By: William Holmes
The “season debut” of ESPN’s Friday Night Fights occurred tonight in Miami, Florida, at the Magic City Casino. All three fights were action packed and gave the viewers of FNF the type of action that fight fans crave. ESPN wasted little time in airing the first fight of the night.
The first bout of the night was between Joshua Bowles (6-0)and Hairson Socarras (5-0-1) in the featherweight division. Socarras had the better technical background, and it showed from the opening bell. Socarass clearly won the first two rounds and picked up the intensity as each round went on. He landed two sold overhand rights in the second round that had Bowles staggered.
The end came in round three, when Socarras landed a vicious two-punch combination that put Bowles on his back. The referee waved off the fight as Bowles was slow to get to his feet. Hairson Socarras wins by TKO at 2:11 of the third round.
The second bout of the night was between Jonathan Gonzalez (15-0-1) and Derek Ennis (23-3-1) in the junior middleweight division. Derek Ennis weighed in seven pounds over the contracted limit, but forfeited part of his purse so that the fight could go on.
Gonzalez is a Puerto Rican boxer with a considerable amount of hype behind his name, but his last bout ended in a disappointing draw. Tonight he faced a tough Philadelphia veteran in Derek Ennis, and Ennis started the fight off strong with efficient counters. Gonzalez, however, was the more active fighter and out-boxed Ennis through most of the fight. Gonzalez’s best round was the third, when he began to let loose with his hands and combinations.
Ennis had a solid seventh round, but he was not active enough to win the fight. The final scores were 95-95, 98-92, and 97-83 for Gonzalez.
The main event was between Afghani-Canadian Arash Usmanee (20-0) and Cuban Rances Barthelemy (17-0) in the junior lightweight division. This was a great matchup between two undefeated prospects looking for a major title shot.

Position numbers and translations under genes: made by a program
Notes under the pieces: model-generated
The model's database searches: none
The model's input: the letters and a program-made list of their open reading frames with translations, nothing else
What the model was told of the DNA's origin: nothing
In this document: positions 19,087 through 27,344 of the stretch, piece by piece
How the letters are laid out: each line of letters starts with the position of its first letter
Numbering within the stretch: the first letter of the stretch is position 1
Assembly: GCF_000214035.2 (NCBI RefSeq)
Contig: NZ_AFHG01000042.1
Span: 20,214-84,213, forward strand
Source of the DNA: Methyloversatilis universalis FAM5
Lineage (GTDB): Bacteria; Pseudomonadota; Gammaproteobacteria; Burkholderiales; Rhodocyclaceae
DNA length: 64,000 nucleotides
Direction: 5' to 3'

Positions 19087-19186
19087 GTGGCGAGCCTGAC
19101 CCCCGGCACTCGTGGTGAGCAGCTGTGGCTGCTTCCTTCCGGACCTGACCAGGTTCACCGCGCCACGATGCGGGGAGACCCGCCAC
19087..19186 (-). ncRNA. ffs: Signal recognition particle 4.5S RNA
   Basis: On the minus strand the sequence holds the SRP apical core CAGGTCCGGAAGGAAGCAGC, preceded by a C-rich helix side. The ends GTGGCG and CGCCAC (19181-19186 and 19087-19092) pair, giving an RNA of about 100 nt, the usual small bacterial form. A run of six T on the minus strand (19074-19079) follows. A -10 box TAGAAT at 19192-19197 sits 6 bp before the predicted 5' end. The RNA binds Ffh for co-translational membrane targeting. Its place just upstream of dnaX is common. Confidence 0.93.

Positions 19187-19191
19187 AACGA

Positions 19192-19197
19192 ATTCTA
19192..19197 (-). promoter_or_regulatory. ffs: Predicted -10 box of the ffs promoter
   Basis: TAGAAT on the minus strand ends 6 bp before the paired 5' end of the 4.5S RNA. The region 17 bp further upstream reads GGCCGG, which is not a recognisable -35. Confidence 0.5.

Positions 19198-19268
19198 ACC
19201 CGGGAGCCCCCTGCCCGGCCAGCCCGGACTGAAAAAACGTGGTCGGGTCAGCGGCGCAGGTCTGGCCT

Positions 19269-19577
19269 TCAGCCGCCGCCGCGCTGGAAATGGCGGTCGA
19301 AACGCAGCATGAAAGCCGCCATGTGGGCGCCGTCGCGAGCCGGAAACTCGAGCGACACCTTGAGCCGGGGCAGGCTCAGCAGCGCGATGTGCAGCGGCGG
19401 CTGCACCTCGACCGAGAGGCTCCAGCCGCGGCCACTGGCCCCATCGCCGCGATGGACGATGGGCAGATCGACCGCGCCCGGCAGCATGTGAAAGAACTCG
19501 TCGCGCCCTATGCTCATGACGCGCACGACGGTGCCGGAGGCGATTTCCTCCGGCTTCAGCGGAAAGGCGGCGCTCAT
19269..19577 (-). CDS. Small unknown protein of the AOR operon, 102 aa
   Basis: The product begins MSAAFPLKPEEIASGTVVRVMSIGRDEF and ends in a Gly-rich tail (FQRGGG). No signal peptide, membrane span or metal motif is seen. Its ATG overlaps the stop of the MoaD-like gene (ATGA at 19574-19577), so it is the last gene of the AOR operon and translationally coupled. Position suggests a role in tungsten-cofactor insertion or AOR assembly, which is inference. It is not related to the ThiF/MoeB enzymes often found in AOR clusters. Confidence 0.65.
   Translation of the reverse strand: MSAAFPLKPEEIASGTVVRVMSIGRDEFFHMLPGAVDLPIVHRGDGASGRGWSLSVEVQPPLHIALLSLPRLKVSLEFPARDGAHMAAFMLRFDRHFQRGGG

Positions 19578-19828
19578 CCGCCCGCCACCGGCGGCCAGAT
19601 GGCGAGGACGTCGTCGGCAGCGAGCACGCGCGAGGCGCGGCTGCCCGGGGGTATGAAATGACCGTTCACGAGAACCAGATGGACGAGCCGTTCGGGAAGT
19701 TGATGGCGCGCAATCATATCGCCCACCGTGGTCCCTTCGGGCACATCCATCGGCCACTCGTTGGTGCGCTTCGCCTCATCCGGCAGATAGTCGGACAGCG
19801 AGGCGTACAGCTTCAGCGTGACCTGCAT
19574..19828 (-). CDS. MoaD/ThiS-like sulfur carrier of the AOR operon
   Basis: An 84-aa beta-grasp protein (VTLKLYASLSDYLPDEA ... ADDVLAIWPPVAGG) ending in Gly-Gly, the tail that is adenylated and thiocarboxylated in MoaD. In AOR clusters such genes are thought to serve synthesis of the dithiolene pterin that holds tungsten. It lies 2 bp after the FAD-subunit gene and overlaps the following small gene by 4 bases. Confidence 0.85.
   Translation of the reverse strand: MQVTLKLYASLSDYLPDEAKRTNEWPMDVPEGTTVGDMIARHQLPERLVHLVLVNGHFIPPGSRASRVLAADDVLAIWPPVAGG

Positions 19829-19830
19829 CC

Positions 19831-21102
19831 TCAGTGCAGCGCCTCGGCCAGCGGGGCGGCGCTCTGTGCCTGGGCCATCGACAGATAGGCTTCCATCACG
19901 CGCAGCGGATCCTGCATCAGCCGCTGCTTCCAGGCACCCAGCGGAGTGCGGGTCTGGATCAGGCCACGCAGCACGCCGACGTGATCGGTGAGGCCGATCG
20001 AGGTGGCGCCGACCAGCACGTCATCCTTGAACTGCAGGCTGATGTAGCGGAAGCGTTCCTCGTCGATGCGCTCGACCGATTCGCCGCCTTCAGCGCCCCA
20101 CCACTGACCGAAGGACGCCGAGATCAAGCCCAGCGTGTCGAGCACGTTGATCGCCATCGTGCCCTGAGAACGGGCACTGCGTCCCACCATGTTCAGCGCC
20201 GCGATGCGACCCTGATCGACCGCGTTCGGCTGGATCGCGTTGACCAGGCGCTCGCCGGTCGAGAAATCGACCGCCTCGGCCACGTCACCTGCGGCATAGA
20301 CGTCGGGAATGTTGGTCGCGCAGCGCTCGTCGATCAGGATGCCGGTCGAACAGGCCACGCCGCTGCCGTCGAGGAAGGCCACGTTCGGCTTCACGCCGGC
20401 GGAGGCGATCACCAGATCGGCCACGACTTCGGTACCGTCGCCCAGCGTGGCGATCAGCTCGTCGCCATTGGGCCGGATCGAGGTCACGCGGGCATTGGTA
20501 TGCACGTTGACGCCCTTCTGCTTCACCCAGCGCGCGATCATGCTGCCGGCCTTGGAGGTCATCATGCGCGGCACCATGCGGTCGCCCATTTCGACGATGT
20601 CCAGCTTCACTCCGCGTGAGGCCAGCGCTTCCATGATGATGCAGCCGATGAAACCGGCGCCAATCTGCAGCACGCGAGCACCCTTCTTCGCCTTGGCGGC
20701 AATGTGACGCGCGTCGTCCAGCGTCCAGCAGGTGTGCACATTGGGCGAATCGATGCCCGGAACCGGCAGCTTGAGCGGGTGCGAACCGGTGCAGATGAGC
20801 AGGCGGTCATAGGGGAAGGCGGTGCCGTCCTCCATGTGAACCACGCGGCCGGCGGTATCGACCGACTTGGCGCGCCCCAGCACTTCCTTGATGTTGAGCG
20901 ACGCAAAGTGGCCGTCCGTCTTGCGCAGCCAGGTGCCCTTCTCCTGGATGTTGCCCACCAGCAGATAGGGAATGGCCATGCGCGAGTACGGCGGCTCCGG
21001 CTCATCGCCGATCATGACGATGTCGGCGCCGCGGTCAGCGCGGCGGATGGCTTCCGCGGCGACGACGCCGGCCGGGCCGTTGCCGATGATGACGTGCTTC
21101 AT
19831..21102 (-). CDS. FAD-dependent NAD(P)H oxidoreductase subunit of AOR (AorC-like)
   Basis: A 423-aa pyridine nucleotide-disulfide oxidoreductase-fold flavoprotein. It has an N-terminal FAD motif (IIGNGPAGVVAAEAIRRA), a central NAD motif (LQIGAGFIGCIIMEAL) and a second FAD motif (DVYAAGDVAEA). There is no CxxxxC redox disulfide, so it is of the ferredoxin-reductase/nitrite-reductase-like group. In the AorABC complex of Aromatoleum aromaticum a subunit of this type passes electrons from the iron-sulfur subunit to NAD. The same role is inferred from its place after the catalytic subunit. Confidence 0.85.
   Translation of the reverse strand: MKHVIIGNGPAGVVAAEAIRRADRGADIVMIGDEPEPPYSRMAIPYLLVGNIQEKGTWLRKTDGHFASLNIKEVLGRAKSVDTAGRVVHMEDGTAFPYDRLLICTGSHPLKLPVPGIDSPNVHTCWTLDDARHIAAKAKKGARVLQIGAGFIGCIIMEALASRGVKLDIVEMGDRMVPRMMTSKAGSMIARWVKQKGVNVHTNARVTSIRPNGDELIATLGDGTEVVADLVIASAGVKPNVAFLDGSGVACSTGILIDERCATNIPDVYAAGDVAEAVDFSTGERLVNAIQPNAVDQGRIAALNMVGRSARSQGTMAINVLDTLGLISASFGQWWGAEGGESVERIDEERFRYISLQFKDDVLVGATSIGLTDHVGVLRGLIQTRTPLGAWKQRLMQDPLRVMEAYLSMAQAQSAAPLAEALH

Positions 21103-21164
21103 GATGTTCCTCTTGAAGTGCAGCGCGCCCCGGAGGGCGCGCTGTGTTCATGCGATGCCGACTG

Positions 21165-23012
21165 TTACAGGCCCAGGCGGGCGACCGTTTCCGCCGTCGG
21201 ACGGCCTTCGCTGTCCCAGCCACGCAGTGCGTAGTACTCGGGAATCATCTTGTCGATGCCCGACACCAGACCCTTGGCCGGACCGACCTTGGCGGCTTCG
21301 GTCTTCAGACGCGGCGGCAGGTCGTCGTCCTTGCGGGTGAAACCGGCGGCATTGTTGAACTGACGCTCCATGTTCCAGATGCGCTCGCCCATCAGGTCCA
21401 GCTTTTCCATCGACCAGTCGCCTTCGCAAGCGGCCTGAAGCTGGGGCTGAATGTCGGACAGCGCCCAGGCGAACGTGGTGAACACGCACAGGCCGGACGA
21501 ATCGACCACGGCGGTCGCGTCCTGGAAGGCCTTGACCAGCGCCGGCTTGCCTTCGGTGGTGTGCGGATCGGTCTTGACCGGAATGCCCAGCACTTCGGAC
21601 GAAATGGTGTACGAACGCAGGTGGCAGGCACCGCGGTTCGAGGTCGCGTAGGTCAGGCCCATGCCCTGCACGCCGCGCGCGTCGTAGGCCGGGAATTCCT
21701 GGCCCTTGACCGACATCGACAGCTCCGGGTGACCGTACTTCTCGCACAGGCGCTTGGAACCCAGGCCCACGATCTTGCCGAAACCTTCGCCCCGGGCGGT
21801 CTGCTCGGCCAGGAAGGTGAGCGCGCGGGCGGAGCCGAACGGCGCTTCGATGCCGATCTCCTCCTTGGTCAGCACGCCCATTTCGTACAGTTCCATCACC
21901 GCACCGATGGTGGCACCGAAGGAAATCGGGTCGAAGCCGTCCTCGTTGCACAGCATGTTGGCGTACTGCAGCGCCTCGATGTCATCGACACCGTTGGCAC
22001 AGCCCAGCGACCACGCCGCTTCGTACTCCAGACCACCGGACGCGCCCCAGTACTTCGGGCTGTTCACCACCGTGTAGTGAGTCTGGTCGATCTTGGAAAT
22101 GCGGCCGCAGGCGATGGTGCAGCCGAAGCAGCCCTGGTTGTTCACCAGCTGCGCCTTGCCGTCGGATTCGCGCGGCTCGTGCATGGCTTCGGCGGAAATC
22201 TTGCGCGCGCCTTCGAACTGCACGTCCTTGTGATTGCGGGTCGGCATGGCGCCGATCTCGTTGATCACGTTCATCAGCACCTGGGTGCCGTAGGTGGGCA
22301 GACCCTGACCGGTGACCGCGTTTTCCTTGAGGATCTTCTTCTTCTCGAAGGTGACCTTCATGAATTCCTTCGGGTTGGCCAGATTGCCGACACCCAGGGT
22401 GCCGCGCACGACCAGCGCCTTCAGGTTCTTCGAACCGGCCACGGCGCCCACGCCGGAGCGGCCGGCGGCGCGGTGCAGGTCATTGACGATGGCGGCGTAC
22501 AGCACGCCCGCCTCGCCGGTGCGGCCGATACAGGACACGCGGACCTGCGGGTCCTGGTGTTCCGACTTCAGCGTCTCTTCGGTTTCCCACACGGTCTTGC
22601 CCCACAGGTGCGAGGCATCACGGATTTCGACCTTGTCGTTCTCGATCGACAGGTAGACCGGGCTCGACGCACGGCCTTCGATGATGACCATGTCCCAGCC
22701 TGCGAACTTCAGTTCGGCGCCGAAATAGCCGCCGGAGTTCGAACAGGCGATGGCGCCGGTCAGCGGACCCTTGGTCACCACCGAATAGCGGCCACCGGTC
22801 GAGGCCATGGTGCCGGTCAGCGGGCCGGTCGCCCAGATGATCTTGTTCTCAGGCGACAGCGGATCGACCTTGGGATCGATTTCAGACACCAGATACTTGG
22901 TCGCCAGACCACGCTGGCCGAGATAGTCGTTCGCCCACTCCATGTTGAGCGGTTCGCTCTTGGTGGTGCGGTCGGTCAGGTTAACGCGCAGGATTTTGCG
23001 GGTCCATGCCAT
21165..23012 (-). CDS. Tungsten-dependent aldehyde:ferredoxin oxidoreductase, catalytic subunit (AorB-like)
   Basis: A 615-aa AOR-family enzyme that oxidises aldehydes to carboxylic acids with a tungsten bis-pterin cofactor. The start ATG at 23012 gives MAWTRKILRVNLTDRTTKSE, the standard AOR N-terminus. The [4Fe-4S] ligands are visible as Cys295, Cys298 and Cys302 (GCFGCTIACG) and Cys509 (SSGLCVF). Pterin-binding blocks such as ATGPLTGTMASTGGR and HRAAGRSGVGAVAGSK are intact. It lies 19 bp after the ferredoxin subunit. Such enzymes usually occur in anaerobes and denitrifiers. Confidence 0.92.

The fight featured a lot of back and forth action between the taller Barthelemy and the always pressing Usmanee. Barthelemy may have won the early rounds with his stiff jab and volume punching, but Usmanee turned up the heat in the third, going to the body with some thudding blows and at times chasing Barthelemy around the ring.
Every round featured fierce exchanges of combinations, but Usmanee got the better of Barthelemy throughout and simply wanted the victory more. Usmanee was headbutted by Barthelemy on more than one occasion, and suffered a large gash on his nose, but by round eight, he was nevertheless controlling the action.
Usmanee’s best round of the night was the last, when he battered an exhausted, staggering Barthelemy all over the ring with a never ending barrage of punches.
However, the judges must have been watching a different fight, or may have gotten the two fighters confused. Or as the incensed FNF announcers Joe Tessitore and Teddy Atlas said, perhaps the large Cuban population in Miami meant some severe home cooking in the decision.
The judges, who a livid, shouting Atlas denounced on the air as corrupt, somehow scored the fight 115-113, 116-112, and 116-112 for Rances Barthelemy.
Arash Usmanee and his team left the ring area in a state of disbelief.